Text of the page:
Essays

The Intimate Past and Uncertain Future of Soviet Concrete Architecture

The concrete apartment blocks of formerly communist Eastern Europe evoke both nostalgia and legacies of suffering; now their future is in question.

Rear entrance of a residential building in Sofia, Bulgaria, 2009 (photo: Alphaadversativum, via Wikimedia Commons)

A few months ago, news broke in Russia that the government planned to raze almost 8,000 apartment buildings in Moscow and relocate their residents into newer structures. Although the plan sounds like both a logistical and a social disaster, not to mention a mass infringement on the individual rights of the city’s residents, I must admit that my first reaction was (almost embarrassingly) to take the side of the authorities.

The apartment buildings in question are those hideous concrete structures that sprang up like mushrooms in the postwar period across the whole of communist Eastern Europe. I thought people might be happy to see these eyesores — and the memories of the Khrushchev era and the dystopian realities of communism that went with them — finally meet their demise. I grew up in a family from Sofia, Bulgaria and Yerevan, Armenia; I’ve heard my fair share of complaints about these behemoths. Having lived my early childhood and several extended stays in Sofia inside a one-room apartment in one of these buildings, I’ve also experienced them first-hand.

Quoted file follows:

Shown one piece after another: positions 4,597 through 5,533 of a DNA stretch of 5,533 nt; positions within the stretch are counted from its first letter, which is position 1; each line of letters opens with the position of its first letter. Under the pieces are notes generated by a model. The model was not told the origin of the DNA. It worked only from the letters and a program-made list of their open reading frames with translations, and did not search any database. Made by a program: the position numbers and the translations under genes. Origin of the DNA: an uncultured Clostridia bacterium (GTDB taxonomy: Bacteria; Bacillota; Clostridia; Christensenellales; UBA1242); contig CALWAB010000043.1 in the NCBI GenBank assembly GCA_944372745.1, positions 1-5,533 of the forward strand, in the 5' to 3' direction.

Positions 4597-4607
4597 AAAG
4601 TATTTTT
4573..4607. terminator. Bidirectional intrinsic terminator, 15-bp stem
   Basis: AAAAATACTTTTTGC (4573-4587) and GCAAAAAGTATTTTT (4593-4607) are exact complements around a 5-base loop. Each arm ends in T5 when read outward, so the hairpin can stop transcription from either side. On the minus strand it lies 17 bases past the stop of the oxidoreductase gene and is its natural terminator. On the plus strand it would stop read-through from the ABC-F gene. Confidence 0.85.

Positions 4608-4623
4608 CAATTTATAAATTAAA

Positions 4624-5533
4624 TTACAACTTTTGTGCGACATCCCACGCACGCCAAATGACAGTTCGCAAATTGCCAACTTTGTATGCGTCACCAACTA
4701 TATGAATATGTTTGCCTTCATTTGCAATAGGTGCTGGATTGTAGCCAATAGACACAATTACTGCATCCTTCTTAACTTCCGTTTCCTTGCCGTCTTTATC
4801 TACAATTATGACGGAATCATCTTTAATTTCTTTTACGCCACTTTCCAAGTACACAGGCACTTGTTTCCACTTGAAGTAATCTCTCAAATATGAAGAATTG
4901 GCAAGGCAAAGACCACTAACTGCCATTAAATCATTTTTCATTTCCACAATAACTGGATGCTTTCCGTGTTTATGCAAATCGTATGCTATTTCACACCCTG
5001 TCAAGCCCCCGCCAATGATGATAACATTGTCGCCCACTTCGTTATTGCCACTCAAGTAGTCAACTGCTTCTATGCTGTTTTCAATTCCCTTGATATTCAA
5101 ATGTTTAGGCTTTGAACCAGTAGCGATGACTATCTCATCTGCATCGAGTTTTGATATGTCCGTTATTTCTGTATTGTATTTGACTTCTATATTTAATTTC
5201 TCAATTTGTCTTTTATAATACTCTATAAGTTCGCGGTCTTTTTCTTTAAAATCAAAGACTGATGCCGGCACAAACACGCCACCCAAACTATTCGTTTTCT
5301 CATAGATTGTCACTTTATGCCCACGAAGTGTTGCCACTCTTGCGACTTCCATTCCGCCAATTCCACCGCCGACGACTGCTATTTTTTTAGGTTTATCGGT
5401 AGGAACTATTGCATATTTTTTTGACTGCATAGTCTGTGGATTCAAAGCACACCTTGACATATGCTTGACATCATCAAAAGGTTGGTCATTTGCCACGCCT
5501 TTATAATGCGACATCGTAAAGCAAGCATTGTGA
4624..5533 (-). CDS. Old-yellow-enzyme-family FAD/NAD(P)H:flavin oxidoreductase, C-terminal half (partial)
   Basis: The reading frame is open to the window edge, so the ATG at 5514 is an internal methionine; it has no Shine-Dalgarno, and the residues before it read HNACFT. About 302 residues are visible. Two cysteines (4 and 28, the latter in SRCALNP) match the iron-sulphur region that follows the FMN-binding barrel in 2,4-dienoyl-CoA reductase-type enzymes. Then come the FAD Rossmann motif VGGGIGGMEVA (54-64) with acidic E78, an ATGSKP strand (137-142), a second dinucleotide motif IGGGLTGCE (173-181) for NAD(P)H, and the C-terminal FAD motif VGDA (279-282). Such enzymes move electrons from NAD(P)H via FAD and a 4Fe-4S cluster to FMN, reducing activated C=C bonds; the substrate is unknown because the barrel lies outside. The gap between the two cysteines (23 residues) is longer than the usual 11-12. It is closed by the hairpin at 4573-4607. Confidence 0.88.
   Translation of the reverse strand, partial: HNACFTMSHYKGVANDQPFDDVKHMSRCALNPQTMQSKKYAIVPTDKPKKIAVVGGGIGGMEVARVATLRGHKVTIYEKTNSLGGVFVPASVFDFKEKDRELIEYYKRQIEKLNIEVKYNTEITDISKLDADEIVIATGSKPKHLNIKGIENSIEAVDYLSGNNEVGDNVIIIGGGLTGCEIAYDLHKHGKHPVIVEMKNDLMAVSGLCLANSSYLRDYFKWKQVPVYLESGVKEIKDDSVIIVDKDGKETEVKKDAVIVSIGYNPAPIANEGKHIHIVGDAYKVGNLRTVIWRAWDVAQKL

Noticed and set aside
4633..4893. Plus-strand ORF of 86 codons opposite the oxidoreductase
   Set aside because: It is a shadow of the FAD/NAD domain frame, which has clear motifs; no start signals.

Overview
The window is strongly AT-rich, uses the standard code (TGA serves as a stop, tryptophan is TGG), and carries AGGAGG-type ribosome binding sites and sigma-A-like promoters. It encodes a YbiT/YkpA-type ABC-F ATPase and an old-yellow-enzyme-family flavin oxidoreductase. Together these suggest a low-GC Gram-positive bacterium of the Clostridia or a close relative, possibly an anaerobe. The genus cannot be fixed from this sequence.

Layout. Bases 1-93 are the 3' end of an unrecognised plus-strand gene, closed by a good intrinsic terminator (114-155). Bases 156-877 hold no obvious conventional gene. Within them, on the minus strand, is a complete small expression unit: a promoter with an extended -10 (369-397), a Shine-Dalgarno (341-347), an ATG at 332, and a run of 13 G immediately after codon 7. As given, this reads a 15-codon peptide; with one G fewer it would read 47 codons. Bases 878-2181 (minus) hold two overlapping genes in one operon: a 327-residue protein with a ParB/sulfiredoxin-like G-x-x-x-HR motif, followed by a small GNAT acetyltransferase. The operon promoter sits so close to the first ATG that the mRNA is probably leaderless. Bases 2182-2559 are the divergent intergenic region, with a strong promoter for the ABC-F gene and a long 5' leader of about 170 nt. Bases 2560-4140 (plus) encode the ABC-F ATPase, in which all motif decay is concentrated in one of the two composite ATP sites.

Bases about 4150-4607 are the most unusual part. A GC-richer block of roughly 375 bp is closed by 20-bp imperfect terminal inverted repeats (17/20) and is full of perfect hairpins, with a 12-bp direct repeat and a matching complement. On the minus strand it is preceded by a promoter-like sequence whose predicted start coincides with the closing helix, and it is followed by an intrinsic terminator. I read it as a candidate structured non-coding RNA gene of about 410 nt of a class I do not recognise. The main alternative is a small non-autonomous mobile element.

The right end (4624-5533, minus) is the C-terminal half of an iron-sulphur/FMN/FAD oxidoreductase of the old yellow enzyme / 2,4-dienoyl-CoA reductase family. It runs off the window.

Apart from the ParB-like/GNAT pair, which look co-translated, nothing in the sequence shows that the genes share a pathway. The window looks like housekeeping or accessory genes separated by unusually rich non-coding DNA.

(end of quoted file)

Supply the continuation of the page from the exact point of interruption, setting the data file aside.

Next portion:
In Russia and Bulgaria, they call them Panelki; in the former East Germany, they’re Plattenbauen. Although I’m hard-pressed to find an official English term for these prefabricated concrete structures, roughly translated, they’re “panel buildings,” apartment blocks put together on site from concrete panels poured and pre-stressed in nearby factories.

Panel building in the Lyulin neighborhood of Sofia, 2009 (photo: Alphaadversativum, licensed under CC BY-SA 3.0 via Wikimedia Commons)

These panel buildings first appeared in the Soviet Union under Khrushchev in the late 1950s as a quick and cheap way to relocate families in increasingly overcrowded communal apartments, especially in the big cities. The forced industrialization of the USSR was already well underway, and urban populations exploded as the government relocated people to work in its newly opened factories. Because the communist ideal was tied to metropolitan living, apartment blocks rose even in the more sparsely populated areas, consolidating previously scattered residents into a single building.

In many ways, these buildings were a Cold War response to the American (read: capitalist) suburbs cropping up at the same time. While suburbs in the US focused on the success of the individual through ownership of a single-family detached house, the Eastern Bloc’s ideal living situation was clearly the opposite — as many public spaces as possible, and the smaller the private space, the better. And if everyone lives in the exact same (always tiny) apartment, that clearly means that the social classes are no longer relevant, right?

Just as the panel buildings themselves were a cheap bastardization of the utopian ideals of Brutalist architecture (à la Le Corbusier), the communities formed around these buildings were a haphazard and diluted version of the ideals of communism itself. By the time the panel buildings started cropping up on the outskirts of Sofia, the new neighborhoods that were supposed to include all their residents’ basic needs — a grocery store, restaurants, daycare, schools — were completely absent; many remained unbuilt for years.